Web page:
The shell of the golden‑scale snail protects from attack with a specialized tri‑layered composition

At the bottom of the Indian Ocean are large hydrothermal vents that spew hot water and minerals. They also provide an ecosystem for a variety of bizarre species adapted for living in harsh conditions. One such species is the golden scale snail (Crysomallon squamiferum, sometimes called the scaly-foot) which feeds off of the vent’s nutrients. Adhered to the vent structures, the snail is vulnerable to predators such as crabs and venomous snails that can puncture or crush the scaly-foot snail. To protect itself, the snail uses a hard, armor-like shell with a tri-layered composition. Each layer has distinct chemical and physical properties that enable them to play different roles in managing forces from predatory attacks.

The outer layer is a thin organic shell reinforced by greigite (iron sulfide) particles spewed out by the thermal vents. Most mollusks build their shells from inside out, and the golden-scale snail does that in addition to using the thermal vent’s iron sulfide deposits. When an intruding crab claw, for instance, does start cracking the outer layer, its particular microscopic structure localizes the damage as “sacrificial microcracks” around the iron sulfide particles. That is, many small, manageable cracks form right around the site of impact, instead of one large crack that could severely damage the whole shell.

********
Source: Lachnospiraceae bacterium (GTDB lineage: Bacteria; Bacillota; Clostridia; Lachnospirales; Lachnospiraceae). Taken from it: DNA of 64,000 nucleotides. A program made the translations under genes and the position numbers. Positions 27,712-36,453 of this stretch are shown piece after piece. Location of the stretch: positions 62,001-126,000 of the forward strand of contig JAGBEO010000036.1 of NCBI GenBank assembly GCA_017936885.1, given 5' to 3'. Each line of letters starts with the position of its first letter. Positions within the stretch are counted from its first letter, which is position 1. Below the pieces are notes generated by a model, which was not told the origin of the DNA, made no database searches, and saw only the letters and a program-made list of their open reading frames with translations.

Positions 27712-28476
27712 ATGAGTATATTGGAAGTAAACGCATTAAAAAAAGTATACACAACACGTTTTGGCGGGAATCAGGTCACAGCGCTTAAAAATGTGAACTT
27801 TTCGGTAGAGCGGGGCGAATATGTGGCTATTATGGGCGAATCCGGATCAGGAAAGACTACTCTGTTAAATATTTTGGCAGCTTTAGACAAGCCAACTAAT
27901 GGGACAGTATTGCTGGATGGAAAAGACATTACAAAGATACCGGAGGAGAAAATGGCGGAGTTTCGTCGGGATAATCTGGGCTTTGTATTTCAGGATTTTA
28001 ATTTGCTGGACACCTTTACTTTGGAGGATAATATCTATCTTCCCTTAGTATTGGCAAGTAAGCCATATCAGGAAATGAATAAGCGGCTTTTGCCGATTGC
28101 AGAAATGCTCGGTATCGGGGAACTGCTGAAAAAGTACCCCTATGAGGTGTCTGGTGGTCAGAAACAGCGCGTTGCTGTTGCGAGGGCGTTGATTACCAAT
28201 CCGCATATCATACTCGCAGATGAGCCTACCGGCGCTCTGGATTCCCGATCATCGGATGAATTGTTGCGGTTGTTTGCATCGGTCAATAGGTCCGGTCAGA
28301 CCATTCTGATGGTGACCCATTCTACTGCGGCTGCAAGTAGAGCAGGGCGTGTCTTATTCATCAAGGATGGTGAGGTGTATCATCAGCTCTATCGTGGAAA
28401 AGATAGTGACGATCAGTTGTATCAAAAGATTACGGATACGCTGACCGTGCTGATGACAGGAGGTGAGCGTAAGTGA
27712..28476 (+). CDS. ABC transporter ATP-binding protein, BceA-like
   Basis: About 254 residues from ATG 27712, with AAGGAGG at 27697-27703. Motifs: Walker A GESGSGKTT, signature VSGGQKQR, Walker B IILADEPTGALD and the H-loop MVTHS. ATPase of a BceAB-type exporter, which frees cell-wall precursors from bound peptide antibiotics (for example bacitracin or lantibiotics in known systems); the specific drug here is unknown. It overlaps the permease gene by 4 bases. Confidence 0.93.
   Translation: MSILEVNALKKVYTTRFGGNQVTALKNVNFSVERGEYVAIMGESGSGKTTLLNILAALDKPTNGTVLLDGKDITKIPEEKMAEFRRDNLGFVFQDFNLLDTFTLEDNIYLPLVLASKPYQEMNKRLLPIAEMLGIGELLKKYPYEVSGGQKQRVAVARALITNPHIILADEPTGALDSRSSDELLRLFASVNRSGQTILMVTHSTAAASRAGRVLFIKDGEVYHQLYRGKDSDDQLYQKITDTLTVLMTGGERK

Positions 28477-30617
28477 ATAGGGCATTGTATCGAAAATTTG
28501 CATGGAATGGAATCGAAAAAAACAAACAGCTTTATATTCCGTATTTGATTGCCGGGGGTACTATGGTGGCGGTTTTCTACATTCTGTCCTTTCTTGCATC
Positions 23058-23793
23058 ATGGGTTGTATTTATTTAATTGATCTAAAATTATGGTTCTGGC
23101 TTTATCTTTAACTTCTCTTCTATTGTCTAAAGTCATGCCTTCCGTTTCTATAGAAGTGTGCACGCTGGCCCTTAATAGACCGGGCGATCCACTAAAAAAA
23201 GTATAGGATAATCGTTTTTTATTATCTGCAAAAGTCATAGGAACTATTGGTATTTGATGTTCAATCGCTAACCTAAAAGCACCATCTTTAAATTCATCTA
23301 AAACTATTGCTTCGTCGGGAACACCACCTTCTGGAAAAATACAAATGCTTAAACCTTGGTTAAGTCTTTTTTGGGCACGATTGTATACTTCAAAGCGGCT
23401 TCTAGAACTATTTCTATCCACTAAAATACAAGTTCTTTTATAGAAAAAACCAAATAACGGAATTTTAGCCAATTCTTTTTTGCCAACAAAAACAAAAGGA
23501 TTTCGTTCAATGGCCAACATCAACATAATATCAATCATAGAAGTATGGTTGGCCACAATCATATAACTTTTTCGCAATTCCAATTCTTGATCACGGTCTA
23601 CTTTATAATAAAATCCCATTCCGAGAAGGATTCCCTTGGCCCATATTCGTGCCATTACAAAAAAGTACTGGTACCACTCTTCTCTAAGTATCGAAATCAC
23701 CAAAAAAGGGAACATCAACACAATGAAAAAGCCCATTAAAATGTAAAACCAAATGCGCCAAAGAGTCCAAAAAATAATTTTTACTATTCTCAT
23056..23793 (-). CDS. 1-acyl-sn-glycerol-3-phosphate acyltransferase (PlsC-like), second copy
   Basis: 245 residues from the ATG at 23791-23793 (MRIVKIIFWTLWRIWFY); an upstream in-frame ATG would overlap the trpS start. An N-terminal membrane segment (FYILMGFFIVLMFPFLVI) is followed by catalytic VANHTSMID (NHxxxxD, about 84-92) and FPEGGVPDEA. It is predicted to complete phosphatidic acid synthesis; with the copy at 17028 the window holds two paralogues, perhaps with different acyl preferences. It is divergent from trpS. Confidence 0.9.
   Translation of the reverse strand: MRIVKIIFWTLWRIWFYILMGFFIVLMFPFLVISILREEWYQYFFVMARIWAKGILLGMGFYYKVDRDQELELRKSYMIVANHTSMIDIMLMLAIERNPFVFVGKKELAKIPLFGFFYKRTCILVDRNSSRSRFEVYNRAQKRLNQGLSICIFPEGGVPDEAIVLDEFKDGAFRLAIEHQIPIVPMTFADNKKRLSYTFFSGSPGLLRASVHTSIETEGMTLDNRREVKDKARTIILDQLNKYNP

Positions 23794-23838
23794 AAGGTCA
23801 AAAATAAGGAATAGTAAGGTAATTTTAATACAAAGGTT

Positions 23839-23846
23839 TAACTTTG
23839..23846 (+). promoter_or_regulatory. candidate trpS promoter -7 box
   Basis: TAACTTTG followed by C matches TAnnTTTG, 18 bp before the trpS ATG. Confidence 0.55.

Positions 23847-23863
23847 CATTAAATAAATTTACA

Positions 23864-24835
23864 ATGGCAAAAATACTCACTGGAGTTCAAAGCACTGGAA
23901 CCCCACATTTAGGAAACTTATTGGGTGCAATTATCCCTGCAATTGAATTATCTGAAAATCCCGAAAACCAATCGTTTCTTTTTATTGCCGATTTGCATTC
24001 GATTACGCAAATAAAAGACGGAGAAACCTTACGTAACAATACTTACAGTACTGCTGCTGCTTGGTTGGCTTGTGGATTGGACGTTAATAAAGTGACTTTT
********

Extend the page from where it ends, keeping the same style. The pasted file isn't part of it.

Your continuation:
The middle layer is a thick, dense layer of organic material that is pliant in nature, meaning it easily deforms. This property enables the middle layer to act as a shock absorber, relieving the pressure of a crab’s grasp and protecting against a poisonous snail’s smashing blow. It could be compared to a dense marshmallow underneath an eggshell. The outer layer and middle layer relieve most, if not all, of the shock.

Any remaining mechanical energy reaches the calcified inner layer. It is the last layer of defense and if any forces are strong enough to impact it, they could permanently damage the snail. The inner layer is like a brick wall behind the marshmallow-egg shell complex.

This summary was contributed by Allison Miller.

Image: Morgane Rae / Copyright © ‑ All rights reserved
Image: Credit: Dr. M at Deep Sea News / Copyright © ‑ All rights reserved
Image: Haimin Yao et al. / CC BY ‑ Creative Commons Attribution alone

Schematic of the multilayered design principles of the shell of C. squamiferum. Each material layer serves distinct functional roles leading to many advantages with regards to mechanical protection and penetration resistance.

Last Updated July 2, 2020